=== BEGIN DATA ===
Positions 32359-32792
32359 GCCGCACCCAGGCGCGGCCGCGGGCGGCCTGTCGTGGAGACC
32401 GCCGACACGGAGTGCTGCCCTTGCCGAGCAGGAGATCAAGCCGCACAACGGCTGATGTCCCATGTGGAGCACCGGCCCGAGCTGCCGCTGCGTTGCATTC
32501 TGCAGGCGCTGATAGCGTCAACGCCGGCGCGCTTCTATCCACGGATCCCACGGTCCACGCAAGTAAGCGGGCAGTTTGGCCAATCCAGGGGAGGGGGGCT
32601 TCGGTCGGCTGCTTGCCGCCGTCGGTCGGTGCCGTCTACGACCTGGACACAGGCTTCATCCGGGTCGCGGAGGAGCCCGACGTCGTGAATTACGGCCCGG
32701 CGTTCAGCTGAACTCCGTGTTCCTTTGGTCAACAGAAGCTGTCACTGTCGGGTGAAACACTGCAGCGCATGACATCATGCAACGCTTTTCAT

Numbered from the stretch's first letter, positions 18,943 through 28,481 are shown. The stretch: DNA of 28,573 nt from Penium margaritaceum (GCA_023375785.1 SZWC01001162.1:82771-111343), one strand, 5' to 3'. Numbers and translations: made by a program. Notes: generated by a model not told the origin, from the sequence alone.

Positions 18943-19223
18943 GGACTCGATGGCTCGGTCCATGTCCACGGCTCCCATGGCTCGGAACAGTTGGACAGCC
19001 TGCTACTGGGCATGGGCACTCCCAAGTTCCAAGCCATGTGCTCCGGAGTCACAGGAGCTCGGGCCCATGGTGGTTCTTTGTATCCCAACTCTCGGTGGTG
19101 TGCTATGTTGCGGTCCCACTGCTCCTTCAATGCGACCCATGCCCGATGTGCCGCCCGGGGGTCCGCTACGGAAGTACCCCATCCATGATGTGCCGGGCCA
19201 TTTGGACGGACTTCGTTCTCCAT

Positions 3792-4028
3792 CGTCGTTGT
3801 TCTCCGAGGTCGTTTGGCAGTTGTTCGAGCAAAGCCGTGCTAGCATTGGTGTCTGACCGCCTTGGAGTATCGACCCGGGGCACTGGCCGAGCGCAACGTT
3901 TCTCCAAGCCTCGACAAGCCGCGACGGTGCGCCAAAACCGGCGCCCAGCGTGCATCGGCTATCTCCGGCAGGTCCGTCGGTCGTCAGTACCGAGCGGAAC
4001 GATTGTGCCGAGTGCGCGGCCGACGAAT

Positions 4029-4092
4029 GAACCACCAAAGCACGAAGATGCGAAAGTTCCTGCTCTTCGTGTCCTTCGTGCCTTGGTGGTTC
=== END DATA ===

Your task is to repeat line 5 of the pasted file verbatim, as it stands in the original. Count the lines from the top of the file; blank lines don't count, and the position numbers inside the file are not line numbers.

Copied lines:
32601 TCGGTCGGCTGCTTGCCGCCGTCGGTCGGTGCCGTCTACGACCTGGACACAGGCTTCATCCGGGTCGCGGAGGAGCCCGACGTCGTGAATTACGGCCCGG